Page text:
• Architecture of Ancient India and Southeast Asia (beginning 3,000 BCE) Three main religions:

    3. Hinduism

    • Used popular images of gods and spirits in its rituals and for worship

    • Rituals relate more to everyday life than to afterlife

    >> Hindu architecture:

    * Nagara: The tower of the Hindu temple is beehive shaped

    * Dravida: The tower of the Hindu temple consists of progressively smaller stories of pavilions

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  • Great Stupa, Sanchi, India: 250 BCE – 250 CE  Stupas were originally markers of a Buddhist holy site, often

    housing relics said to be remains of the Buddha  Simple stone corbel construction to allow for circumambulation

    around relic

  • Asoka Columns – markers on the roads to Buddhist Shrines, inscribed with Buddhist teachings

    Mediaindia.eu

  • Wikimedia commons

    Drawing of the Stupa at Sanchi

    verdica (fence)

    torana (gate)

  • Great Stupa of Sanchi

    •Early mounds of rubble or earth erected over relics, later faced with brick or stone.

    •Massive stone fence ( Verdica ) 9 feet high

    •4 carved gates ( Toranas ) pointing to the Cardinal points

    •Rituals included walking around (circumambulating) the Stupa while chanting or meditating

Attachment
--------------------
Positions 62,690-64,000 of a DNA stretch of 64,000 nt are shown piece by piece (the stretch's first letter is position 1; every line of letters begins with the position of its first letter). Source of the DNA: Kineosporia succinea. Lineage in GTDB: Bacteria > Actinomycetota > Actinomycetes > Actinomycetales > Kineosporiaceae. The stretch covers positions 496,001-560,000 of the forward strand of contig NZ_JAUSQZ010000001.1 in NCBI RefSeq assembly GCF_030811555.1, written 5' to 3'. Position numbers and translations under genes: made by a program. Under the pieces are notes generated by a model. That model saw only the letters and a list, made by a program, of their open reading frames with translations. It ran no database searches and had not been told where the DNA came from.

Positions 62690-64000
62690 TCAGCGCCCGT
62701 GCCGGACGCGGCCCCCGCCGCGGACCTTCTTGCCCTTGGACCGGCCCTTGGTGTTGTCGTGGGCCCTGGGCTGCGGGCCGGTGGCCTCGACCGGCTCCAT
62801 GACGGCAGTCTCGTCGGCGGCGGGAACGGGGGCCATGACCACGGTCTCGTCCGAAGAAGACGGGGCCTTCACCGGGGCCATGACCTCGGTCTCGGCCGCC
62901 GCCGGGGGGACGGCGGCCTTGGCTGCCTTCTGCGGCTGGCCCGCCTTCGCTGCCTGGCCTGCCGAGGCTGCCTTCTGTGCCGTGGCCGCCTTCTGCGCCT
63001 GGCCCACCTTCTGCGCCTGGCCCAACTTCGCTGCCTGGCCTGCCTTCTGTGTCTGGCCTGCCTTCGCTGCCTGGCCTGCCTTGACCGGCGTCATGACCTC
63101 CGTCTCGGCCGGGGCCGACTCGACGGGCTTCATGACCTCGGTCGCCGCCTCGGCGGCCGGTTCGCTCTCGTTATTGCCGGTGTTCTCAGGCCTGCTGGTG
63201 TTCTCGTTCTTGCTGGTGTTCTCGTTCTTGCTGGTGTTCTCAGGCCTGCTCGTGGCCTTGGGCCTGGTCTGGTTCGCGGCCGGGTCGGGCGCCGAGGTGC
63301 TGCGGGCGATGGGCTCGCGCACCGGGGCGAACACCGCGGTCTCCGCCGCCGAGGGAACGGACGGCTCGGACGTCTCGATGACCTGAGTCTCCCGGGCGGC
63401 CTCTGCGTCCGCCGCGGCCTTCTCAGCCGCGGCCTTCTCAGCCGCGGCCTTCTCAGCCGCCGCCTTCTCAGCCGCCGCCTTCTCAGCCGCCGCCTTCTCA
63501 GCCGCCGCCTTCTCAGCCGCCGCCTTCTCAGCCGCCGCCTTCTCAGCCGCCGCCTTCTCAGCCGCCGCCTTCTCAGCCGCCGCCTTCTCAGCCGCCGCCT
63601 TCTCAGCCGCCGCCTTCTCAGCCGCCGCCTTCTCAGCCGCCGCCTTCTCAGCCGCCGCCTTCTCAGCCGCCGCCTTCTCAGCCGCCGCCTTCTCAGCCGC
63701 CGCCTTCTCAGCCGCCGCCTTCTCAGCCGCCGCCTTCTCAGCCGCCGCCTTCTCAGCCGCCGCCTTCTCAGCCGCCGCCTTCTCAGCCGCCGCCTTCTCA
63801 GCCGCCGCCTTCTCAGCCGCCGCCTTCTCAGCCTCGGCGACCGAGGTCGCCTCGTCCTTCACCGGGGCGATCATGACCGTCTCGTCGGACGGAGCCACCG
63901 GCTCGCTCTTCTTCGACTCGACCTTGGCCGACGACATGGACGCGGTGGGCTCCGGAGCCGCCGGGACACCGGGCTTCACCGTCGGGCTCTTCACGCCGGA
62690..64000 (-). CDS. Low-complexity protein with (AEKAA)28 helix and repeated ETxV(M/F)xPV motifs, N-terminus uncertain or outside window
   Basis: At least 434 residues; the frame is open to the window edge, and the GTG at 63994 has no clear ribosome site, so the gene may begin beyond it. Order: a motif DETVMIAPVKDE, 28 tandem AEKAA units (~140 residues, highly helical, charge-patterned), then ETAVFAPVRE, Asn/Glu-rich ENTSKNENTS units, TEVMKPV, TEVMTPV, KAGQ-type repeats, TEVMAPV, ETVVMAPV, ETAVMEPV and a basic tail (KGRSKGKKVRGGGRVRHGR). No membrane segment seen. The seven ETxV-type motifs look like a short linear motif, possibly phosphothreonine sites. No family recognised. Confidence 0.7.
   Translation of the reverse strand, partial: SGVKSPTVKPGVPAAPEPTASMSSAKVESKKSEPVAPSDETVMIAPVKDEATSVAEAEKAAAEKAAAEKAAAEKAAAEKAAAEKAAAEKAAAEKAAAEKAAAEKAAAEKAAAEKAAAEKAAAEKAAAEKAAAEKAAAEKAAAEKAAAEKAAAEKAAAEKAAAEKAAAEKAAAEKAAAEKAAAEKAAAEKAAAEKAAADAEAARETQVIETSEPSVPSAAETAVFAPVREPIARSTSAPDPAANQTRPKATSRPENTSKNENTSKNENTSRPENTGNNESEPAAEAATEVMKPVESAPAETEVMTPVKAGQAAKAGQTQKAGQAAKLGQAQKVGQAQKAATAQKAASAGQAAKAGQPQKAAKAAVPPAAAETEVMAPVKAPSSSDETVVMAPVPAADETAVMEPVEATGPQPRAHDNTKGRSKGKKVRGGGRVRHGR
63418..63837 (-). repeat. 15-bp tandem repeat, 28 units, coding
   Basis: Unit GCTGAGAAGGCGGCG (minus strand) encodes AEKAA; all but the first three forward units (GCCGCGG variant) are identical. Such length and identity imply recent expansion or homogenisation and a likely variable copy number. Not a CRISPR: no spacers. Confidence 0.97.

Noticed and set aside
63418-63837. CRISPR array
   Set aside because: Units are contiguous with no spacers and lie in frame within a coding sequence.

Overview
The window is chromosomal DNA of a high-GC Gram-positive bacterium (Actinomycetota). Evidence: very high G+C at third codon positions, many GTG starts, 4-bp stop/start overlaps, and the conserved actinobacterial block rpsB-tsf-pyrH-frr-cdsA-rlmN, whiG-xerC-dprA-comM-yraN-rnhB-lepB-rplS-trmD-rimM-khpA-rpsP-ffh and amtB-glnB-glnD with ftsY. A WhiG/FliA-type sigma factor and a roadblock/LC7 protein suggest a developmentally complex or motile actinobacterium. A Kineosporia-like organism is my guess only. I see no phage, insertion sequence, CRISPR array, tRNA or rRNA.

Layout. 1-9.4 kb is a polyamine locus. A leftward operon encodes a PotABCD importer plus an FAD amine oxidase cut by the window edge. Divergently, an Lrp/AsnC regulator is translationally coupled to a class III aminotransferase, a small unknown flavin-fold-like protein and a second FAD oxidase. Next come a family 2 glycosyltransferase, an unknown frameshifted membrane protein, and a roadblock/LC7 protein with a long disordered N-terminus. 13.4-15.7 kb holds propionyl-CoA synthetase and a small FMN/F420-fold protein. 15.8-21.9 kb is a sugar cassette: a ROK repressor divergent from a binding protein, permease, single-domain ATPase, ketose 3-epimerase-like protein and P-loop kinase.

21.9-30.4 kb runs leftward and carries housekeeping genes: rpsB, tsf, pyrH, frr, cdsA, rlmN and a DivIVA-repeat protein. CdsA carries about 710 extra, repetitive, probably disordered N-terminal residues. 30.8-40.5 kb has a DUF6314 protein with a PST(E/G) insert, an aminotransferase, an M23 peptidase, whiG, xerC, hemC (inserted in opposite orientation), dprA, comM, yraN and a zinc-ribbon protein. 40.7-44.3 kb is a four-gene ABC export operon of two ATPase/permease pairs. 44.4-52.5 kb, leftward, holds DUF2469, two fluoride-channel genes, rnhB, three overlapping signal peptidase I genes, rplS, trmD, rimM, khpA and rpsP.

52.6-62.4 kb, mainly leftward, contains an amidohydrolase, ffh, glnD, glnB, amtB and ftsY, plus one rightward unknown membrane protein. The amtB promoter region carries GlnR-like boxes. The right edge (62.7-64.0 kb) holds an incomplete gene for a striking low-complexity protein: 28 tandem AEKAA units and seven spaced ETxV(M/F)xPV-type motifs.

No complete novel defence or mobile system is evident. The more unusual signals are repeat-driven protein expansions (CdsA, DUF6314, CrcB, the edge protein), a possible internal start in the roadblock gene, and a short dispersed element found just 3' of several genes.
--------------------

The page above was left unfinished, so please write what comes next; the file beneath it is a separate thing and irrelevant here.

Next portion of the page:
• Great Stupa, Sanchi, India: 250 BCE – 250 CE

    www.flickr.com by Eileen Delhi

    CHATRA (3-tier umbrella form, symbolizing the bodhi tree)

    HARMICA (square railing)

    TORANA (gate)

    circumambulation path

    VERDICA (fence)

  • Great Stupa, Sanchi, India: 250 BCE – 250 CE

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    TORANA

    VERDICA

  • Cave Temple at Karli, c. 100 BCE

    Fazio Moffet & Wodehouse (2019)

  • Dey.Sandip (wikimedia)

    Cave 26, Ajanta Caves, India: 5th century CE

  • Gunawan Kartapranata (Wikimedia)

  • Hindu Temples:  Venerate multiple deities including Shiva, Vishnu, and Brahma.

     Are sites for worship, also a dwelling place for the deity.

     Symbolic of the cosmic order—axial organization, alignment with the cardinal points, east-facing entrance, pure geometries based on the square.

     Symbolic of the deities’ affinity for caves and mountains: o garbhagriha > square inner sanctuary o shikhara > mountain peak roof

     Early temples carved into stone mountainsides.

     No congregational worship, no need for large interior spaces— priests perform rituals on behalf of the community, individuals worship at any time.